Tuesday, December 09, 2008

Our Ark

Laura has taken to calling our new room “The Ark.” This sounds a lot better than “flood refuge room,” doesn’t it?

It took me a full two years to hatch this plan.

After the flood of August 2006, all options were on the table: moving out of the area, moving into Las Cruces, buying land in the north valley, putting a trailer on our beeyard land, tearing the house down and starting over, buying a houseboat and mooring it in the pasture, on and on. The options were either distasteful, impractical, or ridiculously expensive. I was in a quandary: the solution kept eluding me.

Immediately after the flood, the Highway Department built a very nice berm between our honey house and the highway, which should protect the honey house from future flooding. Protecting our house from the river, on the other hand, is virtually impossible. Theoretically, I could cut down all the saltcedars along the river and haul in countless truckloads of dirt to build a levee, but this would cost me tens of thousands of dollars, and would still not guarantee protection.

After the flood, I had to get used to the idea that our house will always be vulnerable to flooding from the river. This has required a lot of processing on my part. Fortunately, the summer of 2007 was very dry – we got only 4.32 inches of rain during the entire monsoon season – so I could continue with flood cleanup while pondering our flood vulnerability problem.

Our grace period ended with the very wet 2008 monsoon. During this time, we had many opportunities to experience our reaction to heavy thunderstorms, while living in a house totally at the mercy of whatever the weather throws our way. Our quandary reached a climax at 4 a.m. one morning in August. Laura and I were awakened from our slumber by loud thunder and heavy rain, and our fear reached an unacceptable level. We knew then that we couldn’t spend the rest of our lives living this way. Something had to be done.

The solution finally came to me in September: I needed to build a flood-proof room on stilts, Cajun-style. The obvious place to build it, I realized, was between the house and river. This is the lowest part of our land, but is flat and easy to build on. The beauty of this plan is, the new room could be part of our day-to-day living arrangement. Put the bed and our best furniture into the new room; Laura has already colonized our living room as her art studio. If the main part of the house ever gets flooded again, at least we can live in The Ark while mucking out the house. (Part of the problem with living in Las Cruces after the flood was having to spend an hour each day commuting back and forth when we were perpetually exhausted from doing flood cleanup, as well as harvesting and processing our largest wildflower honey crop ever.)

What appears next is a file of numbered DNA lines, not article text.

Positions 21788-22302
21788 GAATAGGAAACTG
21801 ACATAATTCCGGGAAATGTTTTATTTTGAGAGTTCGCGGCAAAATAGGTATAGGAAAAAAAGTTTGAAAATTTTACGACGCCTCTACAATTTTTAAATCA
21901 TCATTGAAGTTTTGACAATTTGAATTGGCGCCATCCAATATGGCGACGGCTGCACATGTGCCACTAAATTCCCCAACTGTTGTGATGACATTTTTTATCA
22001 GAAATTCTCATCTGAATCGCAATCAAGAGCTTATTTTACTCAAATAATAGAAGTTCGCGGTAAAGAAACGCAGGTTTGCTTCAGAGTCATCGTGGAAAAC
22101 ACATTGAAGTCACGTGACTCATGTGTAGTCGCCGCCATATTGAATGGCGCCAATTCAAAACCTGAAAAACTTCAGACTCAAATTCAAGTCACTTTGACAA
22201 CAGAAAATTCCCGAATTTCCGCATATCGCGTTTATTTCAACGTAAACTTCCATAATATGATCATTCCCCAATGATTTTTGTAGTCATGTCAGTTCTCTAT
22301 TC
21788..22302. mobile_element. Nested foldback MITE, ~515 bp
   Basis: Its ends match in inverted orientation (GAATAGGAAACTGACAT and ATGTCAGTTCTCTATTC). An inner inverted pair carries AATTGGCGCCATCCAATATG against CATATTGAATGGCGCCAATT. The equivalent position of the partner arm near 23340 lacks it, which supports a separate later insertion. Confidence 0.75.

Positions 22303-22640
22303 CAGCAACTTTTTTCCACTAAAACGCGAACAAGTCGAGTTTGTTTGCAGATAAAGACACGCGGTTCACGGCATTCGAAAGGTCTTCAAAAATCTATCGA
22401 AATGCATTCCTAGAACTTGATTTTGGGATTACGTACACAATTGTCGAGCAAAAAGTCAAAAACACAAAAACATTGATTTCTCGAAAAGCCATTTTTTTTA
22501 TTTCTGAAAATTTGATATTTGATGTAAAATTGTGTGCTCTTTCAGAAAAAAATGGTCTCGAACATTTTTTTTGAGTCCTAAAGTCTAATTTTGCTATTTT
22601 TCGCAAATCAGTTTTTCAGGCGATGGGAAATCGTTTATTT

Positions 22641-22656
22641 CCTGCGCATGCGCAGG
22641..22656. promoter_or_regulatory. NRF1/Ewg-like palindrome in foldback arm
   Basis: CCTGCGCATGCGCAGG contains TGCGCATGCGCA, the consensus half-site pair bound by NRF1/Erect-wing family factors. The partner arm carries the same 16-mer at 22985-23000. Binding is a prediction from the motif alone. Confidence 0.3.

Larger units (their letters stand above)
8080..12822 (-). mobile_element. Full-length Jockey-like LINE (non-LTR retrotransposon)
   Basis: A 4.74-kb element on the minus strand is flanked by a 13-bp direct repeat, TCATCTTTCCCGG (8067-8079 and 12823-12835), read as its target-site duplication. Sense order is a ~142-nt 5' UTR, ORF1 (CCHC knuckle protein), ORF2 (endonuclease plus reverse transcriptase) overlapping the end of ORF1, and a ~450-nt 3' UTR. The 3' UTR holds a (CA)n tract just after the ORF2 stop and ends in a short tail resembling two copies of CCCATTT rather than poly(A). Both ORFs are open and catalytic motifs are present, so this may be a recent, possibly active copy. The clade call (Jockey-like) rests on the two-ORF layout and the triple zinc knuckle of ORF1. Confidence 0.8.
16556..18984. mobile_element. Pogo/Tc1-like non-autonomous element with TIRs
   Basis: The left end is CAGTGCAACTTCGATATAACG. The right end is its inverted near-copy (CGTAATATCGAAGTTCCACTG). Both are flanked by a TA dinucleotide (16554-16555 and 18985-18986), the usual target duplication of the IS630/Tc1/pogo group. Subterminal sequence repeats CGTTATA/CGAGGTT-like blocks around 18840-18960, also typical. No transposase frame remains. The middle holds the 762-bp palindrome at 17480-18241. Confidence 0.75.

The Ark will be wood frame, 16x24 feet, on a sturdy platform 8 feet off the ground. There will be lots of windows, and a porch overlooking the river. This should give us a core habitable area, safe from any foreseeable flood. Of course, eventually Elephant Butte Dam will fail, and Selden Canyon (where we live) will be scoured down to bedrock, but that’s for future generations to think about.


Blogger Jacques Conejo said...

Sounds great.... Another testament to dogged determination to make that piece of land work. Tough, persistent, pioneer stock at work out there on the river bank.

I admire the intelligence, the problem solving skills, the relentless coordination of elements and ideas, that combine with the catalyst of stubborn determination, and continue to produce workable results.

By the way, while always implicit, let it be made explicit, that my hat's off to Laura too. I've seen her in action, weathering those storms, steadfast with you. And despite her own doubts, fears, uncertainties, remaining solid and focused on doing what must be done. It's apparent that Laura is a great gift as an exceptionally strong, accomplished and committed partner, through the many challenges of your chosen lifestyle. A lifestyle that along with many rare joys and blessings, also brings uncommonly difficult obstacles to contend with.

I don't know all your inter-personal stories, but I suppose it's safe to imagine that there may have been one or perhaps two conflicts over the past 20 plus years. (Ah, the special opportunity for personal growth that only partnerships can provide.)

Nonetheless, it appears to me that you are each greatly blessed to benefit from the many unique qualities, strengths and contributions that you bring, individually and collectively, to the challenges you face. You're a remarkable and powerful team, and an inspiration to anyone who's paying attention.

Your son Neil, by genetics and osmosis, seems surely steeped in the same dynamic skills of reason, patient manifestation, comprehension, collaboration and commitment that in combination, you and Laura as teachers, parents and partners have demonstrated.

These gifts, skills and qualities will be much favored in coming times.

So "THE ARK" reaches skyward, grounded firmly in it's foundation of planning, commitment and concrete. Conceived, and formed as a collective contribution, and yes, yet another monument honoring your rare "dechaosificational" capacity.

My hat's off to you, the members of The Amazing Soarbird Clan.

Life unfolds. Thanks for your contributions.

10:23 AM  
Blogger Gordon Solberg said...

Yes, Laura is a real trouper. I couldn't be doing this without her!

6:48 AM  

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